Nestlé Recalls Drumsticks Due To Possible Listeria Contamination

The recalled cones were sold in 16-count variety packs and 24-count vanilla packs.

By Stephanie Liebergen | October 10, 2016

You might want to check the packaging before eating a Drumstick out of your freezer. 

Nestlé issued a voluntary recall for some of the ice cream cones because of possible listeria contamination. 

Some production equipment tested positive for the bacteria Listeria monocytogenes. None of the cones tested positive for the bacteria, and no illnesses have been reported so far. 

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The recall affects Drumstick Club 16-count packs with best before dates between June 2, 2017 and June 15, 2017. It also affects Drumstick vanilla 24-count packs with best before dates between June 16, 2017 and June 19, 2017.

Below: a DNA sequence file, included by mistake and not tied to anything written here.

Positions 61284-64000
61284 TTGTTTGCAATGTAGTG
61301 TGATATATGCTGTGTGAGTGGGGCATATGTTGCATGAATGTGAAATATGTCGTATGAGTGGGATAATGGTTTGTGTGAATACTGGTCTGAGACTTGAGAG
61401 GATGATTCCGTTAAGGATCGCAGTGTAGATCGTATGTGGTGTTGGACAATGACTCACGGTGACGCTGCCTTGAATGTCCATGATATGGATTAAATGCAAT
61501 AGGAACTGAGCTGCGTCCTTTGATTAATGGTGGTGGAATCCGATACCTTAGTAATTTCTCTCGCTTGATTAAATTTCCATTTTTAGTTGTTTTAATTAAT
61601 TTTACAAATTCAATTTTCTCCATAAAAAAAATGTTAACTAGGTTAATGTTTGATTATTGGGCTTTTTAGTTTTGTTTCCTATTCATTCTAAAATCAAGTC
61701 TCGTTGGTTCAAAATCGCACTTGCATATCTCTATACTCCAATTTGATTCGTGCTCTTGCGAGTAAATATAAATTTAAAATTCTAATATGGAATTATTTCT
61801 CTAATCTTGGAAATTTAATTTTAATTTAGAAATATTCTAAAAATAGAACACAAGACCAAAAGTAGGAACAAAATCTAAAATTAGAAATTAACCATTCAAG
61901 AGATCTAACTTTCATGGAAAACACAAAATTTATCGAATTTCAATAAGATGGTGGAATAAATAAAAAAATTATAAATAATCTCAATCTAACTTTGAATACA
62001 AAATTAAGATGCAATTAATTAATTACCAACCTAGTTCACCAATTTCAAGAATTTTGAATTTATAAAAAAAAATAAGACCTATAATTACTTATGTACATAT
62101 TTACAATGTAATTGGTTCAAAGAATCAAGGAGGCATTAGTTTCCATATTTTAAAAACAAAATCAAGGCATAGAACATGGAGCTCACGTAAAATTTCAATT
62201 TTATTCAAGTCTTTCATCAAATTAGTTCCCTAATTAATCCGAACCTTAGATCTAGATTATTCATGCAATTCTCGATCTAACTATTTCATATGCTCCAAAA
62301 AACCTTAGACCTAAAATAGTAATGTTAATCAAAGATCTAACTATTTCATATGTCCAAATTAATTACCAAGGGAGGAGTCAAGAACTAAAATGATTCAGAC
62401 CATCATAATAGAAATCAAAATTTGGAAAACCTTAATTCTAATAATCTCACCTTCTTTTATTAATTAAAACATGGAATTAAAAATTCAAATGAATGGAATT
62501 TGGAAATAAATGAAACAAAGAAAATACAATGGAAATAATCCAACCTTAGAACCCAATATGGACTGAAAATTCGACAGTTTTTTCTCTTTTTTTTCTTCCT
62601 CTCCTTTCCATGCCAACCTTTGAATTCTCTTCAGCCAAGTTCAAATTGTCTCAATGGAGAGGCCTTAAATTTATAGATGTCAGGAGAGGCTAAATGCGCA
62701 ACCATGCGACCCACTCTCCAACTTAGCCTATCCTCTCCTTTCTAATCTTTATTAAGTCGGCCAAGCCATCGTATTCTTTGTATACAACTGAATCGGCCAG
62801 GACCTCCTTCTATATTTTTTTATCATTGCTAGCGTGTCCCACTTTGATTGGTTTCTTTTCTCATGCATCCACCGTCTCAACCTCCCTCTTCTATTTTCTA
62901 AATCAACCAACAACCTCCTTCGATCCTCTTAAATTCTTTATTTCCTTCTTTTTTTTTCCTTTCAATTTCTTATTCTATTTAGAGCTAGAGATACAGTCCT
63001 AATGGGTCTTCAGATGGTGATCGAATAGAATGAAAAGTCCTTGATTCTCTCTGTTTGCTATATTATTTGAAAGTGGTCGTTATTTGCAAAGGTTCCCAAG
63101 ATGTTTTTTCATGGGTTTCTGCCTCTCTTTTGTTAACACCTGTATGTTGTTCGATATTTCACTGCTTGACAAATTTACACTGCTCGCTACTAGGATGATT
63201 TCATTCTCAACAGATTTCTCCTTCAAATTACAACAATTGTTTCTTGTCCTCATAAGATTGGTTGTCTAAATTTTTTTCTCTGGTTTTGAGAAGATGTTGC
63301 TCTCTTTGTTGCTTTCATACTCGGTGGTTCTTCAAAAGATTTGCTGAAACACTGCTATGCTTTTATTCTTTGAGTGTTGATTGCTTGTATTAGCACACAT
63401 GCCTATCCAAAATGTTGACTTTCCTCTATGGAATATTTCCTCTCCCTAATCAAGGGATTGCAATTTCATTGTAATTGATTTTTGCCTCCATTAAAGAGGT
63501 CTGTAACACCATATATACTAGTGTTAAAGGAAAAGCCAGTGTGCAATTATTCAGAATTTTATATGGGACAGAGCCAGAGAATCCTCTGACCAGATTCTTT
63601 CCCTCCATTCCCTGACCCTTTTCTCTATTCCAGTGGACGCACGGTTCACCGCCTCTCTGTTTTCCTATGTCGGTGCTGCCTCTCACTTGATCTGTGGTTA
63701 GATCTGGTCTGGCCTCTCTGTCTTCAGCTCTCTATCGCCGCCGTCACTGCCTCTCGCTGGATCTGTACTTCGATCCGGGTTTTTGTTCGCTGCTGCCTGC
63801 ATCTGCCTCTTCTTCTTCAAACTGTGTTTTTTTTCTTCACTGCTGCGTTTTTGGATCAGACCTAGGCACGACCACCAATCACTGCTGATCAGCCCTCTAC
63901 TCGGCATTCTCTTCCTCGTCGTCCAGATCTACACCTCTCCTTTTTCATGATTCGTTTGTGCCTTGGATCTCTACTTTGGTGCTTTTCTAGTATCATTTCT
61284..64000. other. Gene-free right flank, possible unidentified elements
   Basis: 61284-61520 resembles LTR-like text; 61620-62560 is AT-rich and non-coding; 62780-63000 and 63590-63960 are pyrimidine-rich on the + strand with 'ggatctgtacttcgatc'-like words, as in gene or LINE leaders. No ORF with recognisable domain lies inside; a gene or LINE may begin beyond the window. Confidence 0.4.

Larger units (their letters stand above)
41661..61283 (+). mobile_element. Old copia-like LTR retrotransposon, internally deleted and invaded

Symptoms of listeriosis include fever, muscle aches and gastrointestinal problems. According to the Centers for Disease Control and Prevention, the disease primarily affects older adults, pregnant women, newborns and adults with weakened immune systems. 

In the last two months, there have been at least six other food recalls because of listeria concerns. 

The more recent listeria recalls have been prompted by processed foods. But in 2011, a listeriosis outbreak linked to whole cantaloupe from a Colorado farm killed 33 people and hospitalized more than 140. The brothers in charge of the farm were sentenced to five years of probation, six months of in-home detention and 100 hours of community service for their role in the outbreak. 

The CDC estimates listeriosis kills about 260 people in the U.S. each year. 

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